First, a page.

The Harry-Meghan royal wedding: Lessons for our dignitaries

I have on many occasions suggested that if people do not know what to do, they should watch television. Some have taken my advice and they have expressed surprise at what they learnt over a period of time.

While the Harry-Meghan royal wedding was being beamed to the world on Satellite TV, I was watching it. I sincerely hope our governors, their wives, and aides, state chiefs of protocol, chief security officers and their men and women, protocol officials across the federation, security chiefs and bouncers, event planners and anyone associated with planning events in this country watched the royal wedding whilst it went on.

More than an hour to the commencement of the ceremony, guests were already arriving, and got ushered in with dignity and respect. The VIPs did not show up with their aides struggling to sit directly behind them. All seats had numbers and names on them. There were no protocol or security officers running around aimlessly or looking confused.

Everyone involved knew exactly what to do and where to stay.

Did anyone see the arrival of a former prime minister and the distance he walked to the church? That’s what our VIPs hate to do. If you allow them, they would be driven into the church and carried to their seats. If you are not too busy, just re-watch the video clips for a while and see how a disciplined society and people behave.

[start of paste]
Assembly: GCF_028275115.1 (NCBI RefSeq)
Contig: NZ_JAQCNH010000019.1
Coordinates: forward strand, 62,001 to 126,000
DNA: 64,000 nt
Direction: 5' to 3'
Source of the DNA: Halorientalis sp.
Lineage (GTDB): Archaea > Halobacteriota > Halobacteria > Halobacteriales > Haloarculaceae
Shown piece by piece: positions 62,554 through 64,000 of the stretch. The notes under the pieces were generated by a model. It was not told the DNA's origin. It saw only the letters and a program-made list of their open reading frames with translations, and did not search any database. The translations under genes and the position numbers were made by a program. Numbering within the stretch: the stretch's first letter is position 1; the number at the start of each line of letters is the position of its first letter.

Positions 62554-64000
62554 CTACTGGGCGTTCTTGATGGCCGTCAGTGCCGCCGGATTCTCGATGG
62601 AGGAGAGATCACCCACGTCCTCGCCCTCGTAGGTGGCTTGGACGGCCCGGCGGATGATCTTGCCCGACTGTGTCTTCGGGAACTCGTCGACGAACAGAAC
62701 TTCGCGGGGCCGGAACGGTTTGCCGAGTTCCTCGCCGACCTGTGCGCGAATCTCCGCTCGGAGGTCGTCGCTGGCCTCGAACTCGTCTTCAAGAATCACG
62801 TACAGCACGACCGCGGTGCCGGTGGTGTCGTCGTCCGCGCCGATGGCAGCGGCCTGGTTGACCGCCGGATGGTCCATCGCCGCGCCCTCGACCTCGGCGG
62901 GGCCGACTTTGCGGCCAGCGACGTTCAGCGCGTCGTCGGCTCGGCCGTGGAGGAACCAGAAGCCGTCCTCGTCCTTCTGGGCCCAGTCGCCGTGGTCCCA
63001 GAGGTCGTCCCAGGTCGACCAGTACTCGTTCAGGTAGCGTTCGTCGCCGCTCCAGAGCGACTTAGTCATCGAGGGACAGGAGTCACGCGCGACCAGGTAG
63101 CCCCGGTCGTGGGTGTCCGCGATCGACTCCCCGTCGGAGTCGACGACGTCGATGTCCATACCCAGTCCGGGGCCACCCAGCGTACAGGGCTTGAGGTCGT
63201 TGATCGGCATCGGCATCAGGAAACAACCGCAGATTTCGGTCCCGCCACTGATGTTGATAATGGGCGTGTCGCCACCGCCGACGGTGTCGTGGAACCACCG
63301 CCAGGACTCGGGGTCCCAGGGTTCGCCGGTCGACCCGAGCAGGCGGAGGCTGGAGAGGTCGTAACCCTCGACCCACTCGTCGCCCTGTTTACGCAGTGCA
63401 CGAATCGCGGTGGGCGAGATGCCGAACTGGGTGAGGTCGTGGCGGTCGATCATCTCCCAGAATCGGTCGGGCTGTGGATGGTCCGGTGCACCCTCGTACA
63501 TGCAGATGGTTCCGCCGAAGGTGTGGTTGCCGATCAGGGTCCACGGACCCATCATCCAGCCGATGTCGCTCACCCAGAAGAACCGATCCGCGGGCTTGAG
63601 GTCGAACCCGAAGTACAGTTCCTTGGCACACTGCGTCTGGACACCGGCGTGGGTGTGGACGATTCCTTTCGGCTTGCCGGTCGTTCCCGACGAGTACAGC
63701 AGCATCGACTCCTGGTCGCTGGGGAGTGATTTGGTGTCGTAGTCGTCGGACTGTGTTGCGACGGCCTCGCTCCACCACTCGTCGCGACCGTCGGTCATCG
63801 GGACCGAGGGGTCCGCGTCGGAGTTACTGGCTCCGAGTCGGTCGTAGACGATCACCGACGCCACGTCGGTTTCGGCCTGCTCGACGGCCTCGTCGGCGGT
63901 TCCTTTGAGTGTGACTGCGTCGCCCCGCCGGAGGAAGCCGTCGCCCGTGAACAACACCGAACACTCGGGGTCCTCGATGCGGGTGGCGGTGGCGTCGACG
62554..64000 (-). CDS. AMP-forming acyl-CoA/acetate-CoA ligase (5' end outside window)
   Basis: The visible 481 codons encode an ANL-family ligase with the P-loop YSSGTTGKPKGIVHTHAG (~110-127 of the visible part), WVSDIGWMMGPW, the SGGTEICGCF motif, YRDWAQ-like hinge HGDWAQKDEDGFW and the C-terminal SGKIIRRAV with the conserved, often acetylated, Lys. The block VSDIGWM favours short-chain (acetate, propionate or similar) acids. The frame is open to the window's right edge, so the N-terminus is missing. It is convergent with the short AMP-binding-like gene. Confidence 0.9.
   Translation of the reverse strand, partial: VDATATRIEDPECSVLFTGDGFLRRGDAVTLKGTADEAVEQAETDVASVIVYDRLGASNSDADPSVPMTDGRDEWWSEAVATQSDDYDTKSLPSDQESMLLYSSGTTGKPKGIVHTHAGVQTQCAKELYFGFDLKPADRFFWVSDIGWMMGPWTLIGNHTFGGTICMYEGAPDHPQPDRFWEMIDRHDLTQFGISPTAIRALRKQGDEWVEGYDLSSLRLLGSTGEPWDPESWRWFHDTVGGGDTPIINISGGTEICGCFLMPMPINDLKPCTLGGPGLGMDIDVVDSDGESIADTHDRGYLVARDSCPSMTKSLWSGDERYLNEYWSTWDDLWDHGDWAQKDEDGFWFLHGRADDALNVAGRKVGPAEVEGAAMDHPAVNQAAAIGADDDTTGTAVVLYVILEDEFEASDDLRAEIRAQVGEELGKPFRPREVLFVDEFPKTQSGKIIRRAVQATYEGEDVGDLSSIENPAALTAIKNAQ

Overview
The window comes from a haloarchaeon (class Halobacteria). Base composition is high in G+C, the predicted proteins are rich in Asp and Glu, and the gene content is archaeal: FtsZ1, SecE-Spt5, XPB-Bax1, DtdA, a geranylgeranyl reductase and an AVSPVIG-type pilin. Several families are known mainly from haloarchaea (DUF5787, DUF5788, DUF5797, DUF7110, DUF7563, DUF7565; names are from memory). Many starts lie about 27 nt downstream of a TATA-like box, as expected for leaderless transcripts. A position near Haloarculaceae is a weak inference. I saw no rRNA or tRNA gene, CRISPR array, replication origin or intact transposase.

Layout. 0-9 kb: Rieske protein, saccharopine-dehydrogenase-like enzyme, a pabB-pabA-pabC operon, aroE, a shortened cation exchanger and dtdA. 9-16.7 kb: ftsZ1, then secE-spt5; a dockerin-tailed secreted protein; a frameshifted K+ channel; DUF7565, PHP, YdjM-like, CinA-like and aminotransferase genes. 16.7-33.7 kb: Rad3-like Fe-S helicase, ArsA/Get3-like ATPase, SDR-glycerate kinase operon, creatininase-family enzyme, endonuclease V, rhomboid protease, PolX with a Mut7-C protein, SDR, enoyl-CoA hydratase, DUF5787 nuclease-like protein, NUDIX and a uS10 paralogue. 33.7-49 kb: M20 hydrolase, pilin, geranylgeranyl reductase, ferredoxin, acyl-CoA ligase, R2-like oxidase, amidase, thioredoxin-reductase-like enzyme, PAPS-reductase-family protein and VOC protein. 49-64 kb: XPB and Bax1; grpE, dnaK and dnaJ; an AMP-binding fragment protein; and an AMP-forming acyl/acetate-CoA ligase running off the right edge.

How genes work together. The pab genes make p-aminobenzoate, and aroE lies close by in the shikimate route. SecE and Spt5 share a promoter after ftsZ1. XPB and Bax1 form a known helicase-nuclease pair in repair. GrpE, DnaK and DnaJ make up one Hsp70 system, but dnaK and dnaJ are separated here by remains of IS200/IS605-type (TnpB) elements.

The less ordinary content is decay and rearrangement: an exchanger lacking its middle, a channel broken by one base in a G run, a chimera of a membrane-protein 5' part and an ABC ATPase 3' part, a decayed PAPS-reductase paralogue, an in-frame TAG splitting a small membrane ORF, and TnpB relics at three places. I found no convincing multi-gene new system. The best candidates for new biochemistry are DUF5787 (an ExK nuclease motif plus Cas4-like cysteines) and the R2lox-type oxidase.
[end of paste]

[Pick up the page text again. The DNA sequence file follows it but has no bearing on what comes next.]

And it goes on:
If you are a friend or associate of any of the officials mentioned above, please send this to him/her and encourage them to watch the proceedings of the Royal Wedding. Encourage them to pay attention to the humility, the dignity, respect and discipline of both the system, the practice and those attending.

Who can quarrel with or not admire the chronological ordering of the whole event, from the timely arrival of the guests, and the royal family, including her majesty. Did anyone see the way the Queen arrived and departed the church after the service?

Did we notice that the aide de camps/chief security officers (ADCs/CSOs) to the Queen, the Duke, and the two princes, where nowhere to be seen nor will we see their faces in any photograph, yet they were there.

Did we notice that at no time was Her Royal Majesty recognised or mentioned even during the beautiful sermon and the fact that she sat in the second row? It was simply because it was not her day or event but that of her grandchild, and they made sure it was all about the prince and his charming Duchess.

In our clime, parents these days make such an event more of their day. What we witnessed during the Royal Wedding was protocol at its best. We saw what makes nations work and, among other things, it involves discipline, respect, humility and dignity.

Joe Keshi former consul-general of Nigeria in Atlanta and former permanent secretary,
Ministry of Foreign Affairs.

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